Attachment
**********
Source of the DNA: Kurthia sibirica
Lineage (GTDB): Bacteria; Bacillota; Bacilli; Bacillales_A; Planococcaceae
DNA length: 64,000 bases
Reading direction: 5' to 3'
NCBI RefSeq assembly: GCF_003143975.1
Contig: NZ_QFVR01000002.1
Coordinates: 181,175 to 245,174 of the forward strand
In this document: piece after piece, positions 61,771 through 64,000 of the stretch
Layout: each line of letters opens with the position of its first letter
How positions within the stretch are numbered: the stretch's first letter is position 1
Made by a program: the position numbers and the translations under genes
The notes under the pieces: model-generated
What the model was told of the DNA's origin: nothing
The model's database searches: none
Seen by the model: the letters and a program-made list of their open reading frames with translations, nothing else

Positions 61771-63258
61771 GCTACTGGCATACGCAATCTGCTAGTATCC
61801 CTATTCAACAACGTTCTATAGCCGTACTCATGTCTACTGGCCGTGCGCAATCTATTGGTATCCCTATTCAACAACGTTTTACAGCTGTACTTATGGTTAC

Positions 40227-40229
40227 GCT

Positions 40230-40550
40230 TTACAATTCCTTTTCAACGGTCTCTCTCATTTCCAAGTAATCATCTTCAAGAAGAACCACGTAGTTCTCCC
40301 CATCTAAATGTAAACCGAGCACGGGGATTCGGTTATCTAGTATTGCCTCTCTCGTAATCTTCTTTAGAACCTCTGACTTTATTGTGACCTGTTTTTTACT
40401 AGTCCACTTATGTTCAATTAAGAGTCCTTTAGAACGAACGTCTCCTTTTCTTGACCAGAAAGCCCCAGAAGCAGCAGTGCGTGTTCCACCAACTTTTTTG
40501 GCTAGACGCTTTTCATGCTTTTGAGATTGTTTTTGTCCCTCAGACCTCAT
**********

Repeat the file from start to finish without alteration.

Source of the DNA: Kurthia sibirica
Lineage (GTDB): Bacteria; Bacillota; Bacilli; Bacillales_A; Planococcaceae
DNA length: 64,000 bases
Reading direction: 5' to 3'
NCBI RefSeq assembly: GCF_003143975.1
Contig: NZ_QFVR01000002.1
Coordinates: 181,175 to 245,174 of the forward strand
In this document: piece after piece, positions 61,771 through 64,000 of the stretch
Layout: each line of letters opens with the position of its first letter
How positions within the stretch are numbered: the stretch's first letter is position 1
Made by a program: the position numbers and the translations under genes
The notes under the pieces: model-generated
What the model was told of the DNA's origin: nothing
The model's database searches: none
Seen by the model: the letters and a program-made list of their open reading frames with translations, nothing else

Positions 61771-63258
61771 GCTACTGGCATACGCAATCTGCTAGTATCC
61801 CTATTCAACAACGTTCTATAGCCGTACTCATGTCTACTGGCCGTGCGCAATCTATTGGTATCCCTATTCAACAACGTTTTACAGCTGTACTTATGGTTAC

Positions 40227-40229
40227 GCT

Positions 40230-40550
40230 TTACAATTCCTTTTCAACGGTCTCTCTCATTTCCAAGTAATCATCTTCAAGAAGAACCACGTAGTTCTCCC
40301 CATCTAAATGTAAACCGAGCACGGGGATTCGGTTATCTAGTATTGCCTCTCTCGTAATCTTCTTTAGAACCTCTGACTTTATTGTGACCTGTTTTTTACT
40401 AGTCCACTTATGTTCAATTAAGAGTCCTTTAGAACGAACGTCTCCTTTTCTTGACCAGAAAGCCCCAGAAGCAGCAGTGCGTGTTCCACCAACTTTTTTG
40501 GCTAGACGCTTTTCATGCTTTTGAGATTGTTTTTGTCCCTCAGACCTCAT